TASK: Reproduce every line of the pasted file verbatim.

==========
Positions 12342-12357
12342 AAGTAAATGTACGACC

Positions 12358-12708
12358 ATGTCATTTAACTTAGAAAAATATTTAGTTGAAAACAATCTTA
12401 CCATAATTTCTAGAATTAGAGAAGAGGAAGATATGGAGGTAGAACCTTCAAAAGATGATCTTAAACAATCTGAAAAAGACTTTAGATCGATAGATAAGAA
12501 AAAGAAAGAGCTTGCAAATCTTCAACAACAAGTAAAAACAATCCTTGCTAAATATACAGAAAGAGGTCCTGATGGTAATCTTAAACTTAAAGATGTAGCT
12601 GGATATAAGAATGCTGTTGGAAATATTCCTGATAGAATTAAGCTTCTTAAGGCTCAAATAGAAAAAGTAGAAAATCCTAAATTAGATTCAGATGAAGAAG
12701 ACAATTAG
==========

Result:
Positions 12342-12357
12342 AAGTAAATGTACGACC

Positions 12358-12708
12358 ATGTCATTTAACTTAGAAAAATATTTAGTTGAAAACAATCTTA
12401 CCATAATTTCTAGAATTAGAGAAGAGGAAGATATGGAGGTAGAACCTTCAAAAGATGATCTTAAACAATCTGAAAAAGACTTTAGATCGATAGATAAGAA
12501 AAAGAAAGAGCTTGCAAATCTTCAACAACAAGTAAAAACAATCCTTGCTAAATATACAGAAAGAGGTCCTGATGGTAATCTTAAACTTAAAGATGTAGCT
12601 GGATATAAGAATGCTGTTGGAAATATTCCTGATAGAATTAAGCTTCTTAAGGCTCAAATAGAAAAAGTAGAAAATCCTAAATTAGATTCAGATGAAGAAG
12701 ACAATTAG